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"The Homeless: An Invisible Minority" Essay

1398 words - 6 pages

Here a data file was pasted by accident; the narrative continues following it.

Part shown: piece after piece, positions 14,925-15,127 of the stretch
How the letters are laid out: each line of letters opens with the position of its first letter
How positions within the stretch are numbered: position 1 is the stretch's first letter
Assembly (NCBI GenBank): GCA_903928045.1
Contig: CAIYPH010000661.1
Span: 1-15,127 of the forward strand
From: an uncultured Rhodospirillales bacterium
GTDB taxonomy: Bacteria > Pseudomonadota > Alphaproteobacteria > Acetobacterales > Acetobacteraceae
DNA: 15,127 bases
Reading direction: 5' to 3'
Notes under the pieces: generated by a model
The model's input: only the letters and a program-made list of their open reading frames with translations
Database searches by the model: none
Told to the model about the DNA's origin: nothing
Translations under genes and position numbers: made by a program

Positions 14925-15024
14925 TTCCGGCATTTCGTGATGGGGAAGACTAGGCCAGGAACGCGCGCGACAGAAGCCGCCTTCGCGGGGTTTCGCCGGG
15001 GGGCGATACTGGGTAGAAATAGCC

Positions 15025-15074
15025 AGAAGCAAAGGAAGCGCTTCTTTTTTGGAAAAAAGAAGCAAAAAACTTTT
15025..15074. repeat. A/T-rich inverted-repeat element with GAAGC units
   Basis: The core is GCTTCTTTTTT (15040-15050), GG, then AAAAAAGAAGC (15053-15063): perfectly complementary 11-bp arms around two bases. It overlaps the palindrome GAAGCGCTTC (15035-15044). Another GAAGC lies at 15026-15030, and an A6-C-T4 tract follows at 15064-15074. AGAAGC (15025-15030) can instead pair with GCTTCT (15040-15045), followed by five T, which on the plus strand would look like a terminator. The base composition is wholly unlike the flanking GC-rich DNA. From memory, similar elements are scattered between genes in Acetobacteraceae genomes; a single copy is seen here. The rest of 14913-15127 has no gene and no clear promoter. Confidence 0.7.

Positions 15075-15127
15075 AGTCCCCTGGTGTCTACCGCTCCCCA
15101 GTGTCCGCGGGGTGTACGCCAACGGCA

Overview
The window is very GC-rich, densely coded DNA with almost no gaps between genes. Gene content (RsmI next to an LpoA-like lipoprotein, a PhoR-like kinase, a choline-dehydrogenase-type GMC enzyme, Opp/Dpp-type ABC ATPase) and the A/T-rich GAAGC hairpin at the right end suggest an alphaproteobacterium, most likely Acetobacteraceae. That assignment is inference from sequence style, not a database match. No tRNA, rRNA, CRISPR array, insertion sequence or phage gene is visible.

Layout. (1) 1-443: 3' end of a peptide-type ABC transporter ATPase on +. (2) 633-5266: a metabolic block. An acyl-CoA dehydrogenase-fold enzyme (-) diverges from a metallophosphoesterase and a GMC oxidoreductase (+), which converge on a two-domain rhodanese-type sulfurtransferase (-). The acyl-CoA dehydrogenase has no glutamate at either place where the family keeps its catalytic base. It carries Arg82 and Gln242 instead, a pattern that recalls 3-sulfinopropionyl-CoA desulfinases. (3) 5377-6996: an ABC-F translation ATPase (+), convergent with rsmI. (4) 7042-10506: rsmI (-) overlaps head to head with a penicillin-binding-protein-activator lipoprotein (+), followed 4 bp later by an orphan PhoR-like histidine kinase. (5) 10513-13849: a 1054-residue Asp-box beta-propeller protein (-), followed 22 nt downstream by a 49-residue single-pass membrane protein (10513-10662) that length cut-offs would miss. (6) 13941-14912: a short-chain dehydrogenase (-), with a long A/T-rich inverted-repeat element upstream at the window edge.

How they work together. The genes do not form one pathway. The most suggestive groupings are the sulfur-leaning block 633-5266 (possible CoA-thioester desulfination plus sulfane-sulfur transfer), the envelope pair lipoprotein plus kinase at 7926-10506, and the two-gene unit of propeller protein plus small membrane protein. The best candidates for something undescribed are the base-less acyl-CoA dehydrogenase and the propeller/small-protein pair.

During my first ever trip to Starbucks with my friends, I bought a coffee worth more than five dollars. That is more than some homeless people spend in a week. I spent it all on a drink that I didn't even finish. "There is increasing inequality of incomes and a widening gap between the rich and the poor" (Nunez 367). In our economy some people can afford to buy a five-dollar cup of coffee every day while others would spend that amount of money on five separate meals. To redeem ourselves for our frivolous behaviour that day at Starbucks, or perhaps due to it, my friends and I bought some treats from their snack bar to give away to the homeless. The people we gave them to were very grateful; I felt guilty, standing there drinking my venti frappacino. This was my first time giving to someone on the street, and my first time looking a homeless person in the eye. Usually I look away so they won't ask me for money and I won't have to deny them. "The stereotypical view of homeless people portrays them as passive, lazy, disaffiliated, and disempowered"(Boydell et al. 26). I believed the stereotypes: homeless people are lazy; they will spend any money you give them on drugs; and if you help them they will never help themselves. However, no one deserves to be homeless and sometimes people do need a little help.People busily walk down the sidewalk every day, hardly anyone even glancing at a person sitting in a doorway panhandling. The individual is sidestepped like a mud puddle, avoided as a nuisance. The social isolation that homeless people experience on a day to day basis is what originally leads them to become homeless. The article by Morrell-Bellai et al. looks at a study of homeless people in Toronto. It focuses on why people become homeless and why some of those individuals remain homeless. In society, when someone loses their job and has no other means of support such as family, friends, or government aid, they become one of the growing population of homeless people. Events concerning the individual are the micro-level factors contributing to homelessness. Craft-Rosenberg's article focuses on the health of homeless individuals. "In many cases illness and disability lead to unemployment, loss of income, and subsequent loss of housing, which results in homelessness" (866). Others are laid off or have mental breakdowns. Divorce may lead to homelessness in some cases where one spouse is the major breadwinner. Morrell-Bellai and craft-Rosenberg agree that the event that leads a person to become homeless is usually traumatic, and many homeless people suffer from post traumatic stress disorder. Macro-level factors in becoming homeless are those which apply to society as a whole and our economy. For example, there are simply not enough jobs to go around and not enough affordable housing units. Poverty, low wages, and public assistance cutbacks also contribute to homelessness on the macro-level (Morrell-Bellai et al. 582).Morrell-Bellai and Ralph Nunez...

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